Sadness as inspiration
It is a time when one’s spirit is subdued and sad, one knows not why; when the past seems a storm-swept desolation, life a vanity and a burden, and the future but a way to death. It is a time when one is filled with vague longings; when one dreams of flight to peaceful islands in the remote solitudes of the sea, or folds his hands and says, What is the use of struggling, and toiling and worrying any more? let us give it all up.
- Mark Twain and Charles Dudley Warner - The Gilded Age (1873)
What line separates the personal me from the public me? Is it even a line? Does it move around? I say so much on here but even that is in vague riddles half the time. And why? Other people ask me why, I ask myself as well, but there is no real answer. I’m not comfortable. I don’t like other people to know things. They can use that knowledge then. They could tell more people I don’t want to know and everything could spread. Am I hiding something? Sure, I’m hiding lots, but nothing specific. I don’t have a secret book in my closet of all my dirty history or anything. It’s everything all at once.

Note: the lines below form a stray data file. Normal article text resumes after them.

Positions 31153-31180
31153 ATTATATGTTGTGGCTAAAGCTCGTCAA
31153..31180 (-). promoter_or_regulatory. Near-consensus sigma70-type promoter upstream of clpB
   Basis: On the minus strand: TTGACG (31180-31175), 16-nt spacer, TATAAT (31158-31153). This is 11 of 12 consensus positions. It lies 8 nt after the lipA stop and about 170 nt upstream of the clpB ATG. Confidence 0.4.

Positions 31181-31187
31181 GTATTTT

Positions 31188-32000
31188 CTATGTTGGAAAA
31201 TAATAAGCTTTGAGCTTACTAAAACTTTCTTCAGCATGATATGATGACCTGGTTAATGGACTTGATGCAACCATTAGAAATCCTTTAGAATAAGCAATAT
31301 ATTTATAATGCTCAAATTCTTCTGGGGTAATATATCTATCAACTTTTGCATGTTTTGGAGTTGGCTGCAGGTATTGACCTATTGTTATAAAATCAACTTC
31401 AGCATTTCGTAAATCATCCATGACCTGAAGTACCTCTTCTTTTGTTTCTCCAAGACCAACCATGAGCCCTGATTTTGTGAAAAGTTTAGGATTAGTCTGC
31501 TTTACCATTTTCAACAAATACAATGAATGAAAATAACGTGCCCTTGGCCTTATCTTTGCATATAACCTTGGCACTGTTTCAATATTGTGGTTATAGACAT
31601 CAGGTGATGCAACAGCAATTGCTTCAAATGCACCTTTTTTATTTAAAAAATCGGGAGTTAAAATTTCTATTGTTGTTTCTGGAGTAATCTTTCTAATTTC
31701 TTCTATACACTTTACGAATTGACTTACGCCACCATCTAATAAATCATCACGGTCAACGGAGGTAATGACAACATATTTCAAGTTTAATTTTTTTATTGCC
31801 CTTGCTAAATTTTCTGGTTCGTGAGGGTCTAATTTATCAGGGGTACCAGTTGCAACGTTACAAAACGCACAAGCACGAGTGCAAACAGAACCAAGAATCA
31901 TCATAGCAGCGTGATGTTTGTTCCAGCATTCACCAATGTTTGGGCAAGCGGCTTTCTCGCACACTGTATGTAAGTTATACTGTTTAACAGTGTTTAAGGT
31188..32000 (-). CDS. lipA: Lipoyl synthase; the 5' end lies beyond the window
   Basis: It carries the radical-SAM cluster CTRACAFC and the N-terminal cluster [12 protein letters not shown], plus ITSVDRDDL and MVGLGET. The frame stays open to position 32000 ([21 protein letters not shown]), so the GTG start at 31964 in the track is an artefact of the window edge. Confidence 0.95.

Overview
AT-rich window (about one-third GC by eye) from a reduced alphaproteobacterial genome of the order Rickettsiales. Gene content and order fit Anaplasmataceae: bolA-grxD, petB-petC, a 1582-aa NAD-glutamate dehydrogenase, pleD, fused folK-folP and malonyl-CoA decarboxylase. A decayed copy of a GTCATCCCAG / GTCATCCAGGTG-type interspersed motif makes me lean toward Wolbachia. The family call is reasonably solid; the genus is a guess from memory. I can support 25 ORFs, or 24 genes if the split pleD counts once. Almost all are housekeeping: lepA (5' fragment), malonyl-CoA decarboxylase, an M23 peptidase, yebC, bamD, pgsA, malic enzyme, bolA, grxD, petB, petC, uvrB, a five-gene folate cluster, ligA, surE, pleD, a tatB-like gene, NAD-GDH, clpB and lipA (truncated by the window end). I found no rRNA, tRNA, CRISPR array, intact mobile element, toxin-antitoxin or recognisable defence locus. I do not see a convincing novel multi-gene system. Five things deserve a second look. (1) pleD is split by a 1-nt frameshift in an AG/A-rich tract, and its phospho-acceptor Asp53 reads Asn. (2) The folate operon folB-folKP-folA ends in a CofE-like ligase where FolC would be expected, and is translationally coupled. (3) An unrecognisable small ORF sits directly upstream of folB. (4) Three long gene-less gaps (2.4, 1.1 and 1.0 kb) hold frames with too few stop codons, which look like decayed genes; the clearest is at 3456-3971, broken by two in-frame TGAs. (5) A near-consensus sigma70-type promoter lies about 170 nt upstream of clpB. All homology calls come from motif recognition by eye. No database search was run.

Of the seven muses of ancient Greece it seems fitting that the singing goddess Melpomene would become known as the muse of tragedy. Even so long ago it was obvious that the inspiration of song, dance, and literature stems from this same fountain. I see no reason for it to be different for me, or for anyone.
My inspired moments most often have their roots in a sort of melancholy which alternates between the preponderously mundane and the factitiously contrived. Regardless of earnestness or pretense, the resultant state of interminable woe regularly leads toward a steady stream of artistic creation galvanized into being by what Twain refers to as a “storm-swept desolation”. Some nights, like tonight, I find it difficult to rest, not because of any particular dysphoria or anguish, but rather in response to my own reverberation to this state. The muse strikes with such force, such potency, that I am exhausted of any inclination towards any real production. Instead I am left with something akin to a metacognative rambling on the nature of my own… nature. Perhaps it’s simply a contradiction of my own fatigue and obstinacy.
Whatever the rationale, it’s clear that I am not alone in this consideration. It was, indeed, just such a time when Twain’s character finally heard the muse clear enough to let go of her clouded countenance and put the last remnants of her old life to the flame. Melpomene’s song is, after all, quite intoxicating.